By ANDY MYCHKOVSKY
As we near the end of the year, rather than reflect on fond memories of 2019 (for which I’m grateful for my family, friends, readers, and Twitter followers), I’ve already started thinking about 2020. If you ever wanted to get inside my brain for 5-10 minutes (scary proposition I know) related to healthcare startups and innovation, here are some areas or trends that I will be following in the new decade.
1. Medicare-For-All Will Be Everywhere
As we move closer to the Democratic Presidential caucus, some of the top-polling candidates (Sen. Elizabeth Warren, Sen. Bernie Sanders, Andrew Yang) are endorsing a Medicare-For-All (M4A) platform. If one of those candidates receive the nomination for the 2020 Presidential election, private v. public health insurance will be front and center. It will dominate all major news. I’m watching how the weight of the entire healthcare industry will politically respond to a national Medicare-4-All Presidential debate (both publicly and privately).
2. Updating Physician Anti-Trust Rules To Support Value-Based Care
In October, the U.S. Department of Health and Human Services (HHS) released their long-anticipated proposed rules to update the anti-kickback and physician referral regulations, to help spur greater provider participation in value-based care arrangements. Any changes once finalized would affect the Civil Monetary Penalties Law, the Federal Anti-Kickback Statute, and the Physician Self-Referral Law (“Stark Law”). After comments are received, I’m watching how the healthcare machine helps craft these new regulations that some would say, stifles innovation in provider care delivery.
3. One Medical’s Financials (from S-1)
This is dependent on One Medical, the technology-enabled primary care practice with 70+ locations in nine major U.S. cities, actually going public. However, CNBC reported the company has hired banks including JPMorgan and Morgan Stanley in preparation for an initial public offering (IPO). The company was formerly valued at $1.5 billion during a financing round in 2018 and could file its prospectus by as early as the first quarter of 2020. I’m watching to see how a primary care practice, traditionally low profit margin services business with moderate EBITDA multiples, is able to become financial viable with much smaller panel sizes, but a $199 membership fee, technology services, and higher patient engagement.
4. Softbank’s Vision Fund II
As I said repeatedly on this blog, I want more venture investment into healthcare startups that deliver measurable patient value. Therefore, if Masayoshi Son wants to put his $100+ billion behemoth investment fund (assuming he actually raises it) towards the $3.7 trillion American healthcare system, I’m all for it. Earlier this month, CNBC reported that Honor, the home healthcare startup, could receive up to $150 million in funding. I just hope that he also dabbles in rounds prior to Series C, because those are the companies I care less about helping (as they should already be on their way to becoming profitable). It’s the seed stage to series B that I believe needs further capital and VC competition to help push innovation. I’m watching to see if billions of dollars flow into the industry that most needs it.
5. The Year of Payer M&A
Besides UnitedHealthcare and Aetna/CVS, both too large to purchase, I’ve long wondered if large retailers would ever purchase a for-profit national payers (especially Molina or Centene/Wellcare). For example, Walmart has significant geographic overlap with the health insurance exchange and Medicaid managed care membership of either health plan. If you want to be in healthcare right now, doesn’t hurt to be closest to the premium dollar (unless Medicare-For-All happens…). CVS seems to have done well with the acquisition of Aetna and is pushing for a network of health hubs to deliver care. I’m watching to see if one of the major retailers who have dabbled in healthcare (Walmart, Kroger, Walgreens) actually becomes the actual health insurance company and drives membership into preferred facilities.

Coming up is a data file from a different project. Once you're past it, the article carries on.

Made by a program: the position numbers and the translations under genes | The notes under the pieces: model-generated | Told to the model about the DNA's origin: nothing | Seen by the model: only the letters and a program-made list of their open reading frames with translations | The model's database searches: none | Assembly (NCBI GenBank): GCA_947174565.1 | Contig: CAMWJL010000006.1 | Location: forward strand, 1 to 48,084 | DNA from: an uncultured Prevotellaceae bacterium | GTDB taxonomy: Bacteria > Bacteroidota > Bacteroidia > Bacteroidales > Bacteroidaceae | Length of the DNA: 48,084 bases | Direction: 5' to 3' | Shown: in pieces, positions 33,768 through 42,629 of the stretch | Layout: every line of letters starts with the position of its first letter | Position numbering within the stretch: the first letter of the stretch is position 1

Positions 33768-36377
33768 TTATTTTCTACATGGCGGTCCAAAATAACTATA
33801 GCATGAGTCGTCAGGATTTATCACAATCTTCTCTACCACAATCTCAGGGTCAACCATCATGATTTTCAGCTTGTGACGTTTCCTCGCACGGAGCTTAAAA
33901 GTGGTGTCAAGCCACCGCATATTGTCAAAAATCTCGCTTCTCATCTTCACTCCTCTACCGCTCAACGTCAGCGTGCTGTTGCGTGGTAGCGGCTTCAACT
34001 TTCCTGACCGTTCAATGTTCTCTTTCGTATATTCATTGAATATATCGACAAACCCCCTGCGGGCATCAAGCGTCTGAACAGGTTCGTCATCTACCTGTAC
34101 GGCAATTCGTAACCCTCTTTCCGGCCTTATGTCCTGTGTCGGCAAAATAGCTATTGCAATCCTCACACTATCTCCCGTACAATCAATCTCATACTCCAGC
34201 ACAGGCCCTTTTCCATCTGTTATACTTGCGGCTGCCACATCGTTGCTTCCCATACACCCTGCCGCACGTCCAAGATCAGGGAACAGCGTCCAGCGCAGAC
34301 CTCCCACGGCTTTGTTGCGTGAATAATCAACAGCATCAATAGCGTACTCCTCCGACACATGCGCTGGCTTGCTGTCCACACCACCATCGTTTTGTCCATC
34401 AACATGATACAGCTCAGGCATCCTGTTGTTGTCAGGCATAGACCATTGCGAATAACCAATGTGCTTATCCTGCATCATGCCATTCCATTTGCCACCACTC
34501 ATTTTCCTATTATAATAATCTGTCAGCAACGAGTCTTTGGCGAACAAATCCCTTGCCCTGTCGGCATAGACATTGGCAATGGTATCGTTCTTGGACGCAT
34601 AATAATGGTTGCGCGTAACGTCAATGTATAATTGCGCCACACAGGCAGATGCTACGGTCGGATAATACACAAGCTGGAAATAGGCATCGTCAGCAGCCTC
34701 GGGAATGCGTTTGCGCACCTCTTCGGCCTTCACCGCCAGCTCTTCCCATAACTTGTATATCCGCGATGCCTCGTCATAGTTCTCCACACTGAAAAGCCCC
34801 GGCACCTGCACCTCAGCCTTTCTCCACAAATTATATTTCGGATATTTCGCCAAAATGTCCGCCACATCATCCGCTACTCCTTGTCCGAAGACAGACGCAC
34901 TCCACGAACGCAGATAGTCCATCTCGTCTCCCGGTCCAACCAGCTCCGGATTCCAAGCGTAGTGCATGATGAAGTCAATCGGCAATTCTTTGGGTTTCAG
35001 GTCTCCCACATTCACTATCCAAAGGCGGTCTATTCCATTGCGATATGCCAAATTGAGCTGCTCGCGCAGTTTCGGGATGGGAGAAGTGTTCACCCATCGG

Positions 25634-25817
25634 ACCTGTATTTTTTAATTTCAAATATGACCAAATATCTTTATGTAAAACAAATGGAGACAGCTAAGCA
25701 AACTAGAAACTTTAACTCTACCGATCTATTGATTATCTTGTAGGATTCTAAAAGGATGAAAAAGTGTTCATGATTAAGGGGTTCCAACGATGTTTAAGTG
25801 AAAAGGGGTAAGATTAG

6. Startup Health Plan Enrollment for 2020
I’m rooting for any company trying to disrupt the traditional health insurance industry, because I value competition. Companies like Oscar, Bright Health, Devoted Health, Clover Health, and Alignment Health are all high-flyers in terms of venture funding. However, insurance is fundamentally a risk-pool game where the team with the largest membership should also have the lowest actuarial volatility. Sub-scale plans, especially those that require high marketing and broker administrative fees like in commercial or Medicare Advantage, do not survive without adequate membership. I’m watching to see if these startup plans can attract larger amounts of membership during the 2020 open enrollment process, and how that affects future investment in the space.
7. State Regulators, Doctors, Pharmacists, and Direct-To-Consumer Pharmacy Startups
Companies like Hims, Roman, Curology, Pill Club, Nurx, and Lemonaide have all capitalized on the rocket-ship trend in healthcare, the combination of e-commerce, subscription, and virtual visits. It has been reported that Hims reached $100 million in annual subscription revenue and could reach $250 million in reoccurring revenue by the end of 2020. For healthcare, that is unthinkable since it’s not just health insurance premium revenue. These companies are proving that patients will choose convenience and good marketing over having to go to a doctor in-person for treatment of a specific conditions with generic drug options. The concept of mail-order pharmacy is nothing new, however, this new wave has attracted criticism all across the provider community. I’m watching to see if any states begin to mandate in-person physician office visits before allowing prescription scripts to be ordered and how these well-funded startups will respond.
8. Whatever 23andme And GoodRx Are Up To